Researchers from the University of Michigan recently surveyed a few dozen teenagers in urban areas. Boys reported receiving sexts from girls “I know I can get it from” and said that sexting is “common only for girls with slut reputations.” But the boys also said that girls who don’t sext are “stuck up” or “prude.” The boys themselves, on the other hand, were largely immune from criticism, whether they sexted or not.
In the Texas high-school study, boys and girls were equally likely to have sent a sext, but girls were much more likely to have been asked to-68 percent had been
Sometimes in Louisa County, between interviews, I hung out with a group of 15-year-old boys who went to the library after school. They seemed like good kids who studied, played football, and occasionally got into fights, but no more than most boys. They’d watch videos of rappers from the area and talk about rumors in the rap world, like the one that the Chicago rapper Chief Keef, a rival of D.C.’s Shy Glizzy, had gotten a middle-school girl pregnant. They’d order and split a pizza to pass the time while waiting for their parents to leave work and pick them up. I started to think of them as the high school’s Greek chorus because, while I recognized much of what they said as 15-year-old-boy swagger-designed to impress me and each other, and not necessarily true-they still channeled the local sentiment. This is how one of them described his game to me: “A lot of girls, they stubborn, so you gotta work on them. You say, ‘I’m trying to get serious with you.’ You call them beautiful. ‘ You think about it at night, and then you wake up in the morning and you got a picture in your phone.”
And thus it was with Briana and her seducer: “He was a jerk. He didn’t talk to me anymore. And he just flirted with other girls.”
Louisa County teens, geographically spread out and chronically over scheduled, have relatively few opportunities to simply hang out with one another. Much of the high school’s social life takes place online.
Why do kids sext? One recent graduate told me that late at night, long after dinner and homework, her parents would watch TV https://hookupdate.net/de/uberhorny-review/ and she would be in her room texting with her boyfriend. “You have a beautiful body,” he’d write. “Can I see it?” She knew it would be hard for him to ever really see it. She had a strict curfew and no driver’s license yet, and Louisa County is too spread out for kids to get anywhere on their own without a car.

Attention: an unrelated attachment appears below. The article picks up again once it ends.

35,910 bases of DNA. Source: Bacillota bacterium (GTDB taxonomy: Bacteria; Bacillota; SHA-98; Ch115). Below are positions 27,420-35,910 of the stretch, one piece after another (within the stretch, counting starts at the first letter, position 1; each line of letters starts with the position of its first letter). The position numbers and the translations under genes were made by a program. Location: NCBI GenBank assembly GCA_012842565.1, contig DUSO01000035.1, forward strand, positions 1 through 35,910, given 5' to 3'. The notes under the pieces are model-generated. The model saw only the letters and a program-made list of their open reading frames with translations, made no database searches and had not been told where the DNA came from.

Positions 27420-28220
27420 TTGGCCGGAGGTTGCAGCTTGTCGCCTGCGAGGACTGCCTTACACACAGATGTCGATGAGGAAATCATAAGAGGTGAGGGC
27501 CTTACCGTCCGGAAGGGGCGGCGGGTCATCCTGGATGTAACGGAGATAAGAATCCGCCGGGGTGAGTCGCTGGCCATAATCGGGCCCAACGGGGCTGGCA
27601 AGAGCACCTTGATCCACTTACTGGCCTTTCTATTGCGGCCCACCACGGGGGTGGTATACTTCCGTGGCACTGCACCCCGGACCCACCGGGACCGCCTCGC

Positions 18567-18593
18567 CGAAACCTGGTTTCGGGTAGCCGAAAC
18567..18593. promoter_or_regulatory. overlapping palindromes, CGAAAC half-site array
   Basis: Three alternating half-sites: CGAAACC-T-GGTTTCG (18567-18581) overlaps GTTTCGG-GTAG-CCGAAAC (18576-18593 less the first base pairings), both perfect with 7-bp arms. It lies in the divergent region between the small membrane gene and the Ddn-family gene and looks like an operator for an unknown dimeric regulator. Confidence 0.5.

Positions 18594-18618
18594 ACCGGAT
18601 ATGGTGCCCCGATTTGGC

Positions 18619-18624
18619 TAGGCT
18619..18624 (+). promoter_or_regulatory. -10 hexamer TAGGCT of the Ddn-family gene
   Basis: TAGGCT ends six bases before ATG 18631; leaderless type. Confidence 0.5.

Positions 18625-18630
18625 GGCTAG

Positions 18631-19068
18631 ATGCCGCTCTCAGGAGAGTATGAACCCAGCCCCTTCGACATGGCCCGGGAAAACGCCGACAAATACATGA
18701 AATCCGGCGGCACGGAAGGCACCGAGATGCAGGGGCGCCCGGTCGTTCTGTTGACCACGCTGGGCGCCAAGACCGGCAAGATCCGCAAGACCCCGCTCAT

Studies on high-school kids’ general attitudes about sexting turn up what you’d expect-that is, the practice inspires a maddening, ancient, crude double standard
“I live literally in the middle of nowhere,” the girl told me. “And this boy I dated lived like 30 minutes away. I didn’t have a car and my parents weren’t going to drop me off, so we didn’t have any alone time. Our only way of being alone was to do it over the phone. It was a way of kind of dating without getting in trouble. A way of being sexual without being sexual, you know? And it was his way of showing he liked me a lot and my way of saying I trusted him.”
Plenty of girls just laugh off the requests. When a boy asked Olivia, who graduated last year from Louisa County High, “What are you wearing?,” she told me she wrote back, “Stinky track shorts and my virginity rocks T-shirt.” A boy asked another student for a picture, so she sent him a smiling selfie. “I didn’t mean your face,” he wrote back, so she sent him one of her foot. But boys can be persistent-like, 20-or-30-texts-in-a-row persistent. “If we were in a dark room, what would we do?” “I won’t show it to anyone else.” “You’re only sending it to me.” “I’ll delete it right after.”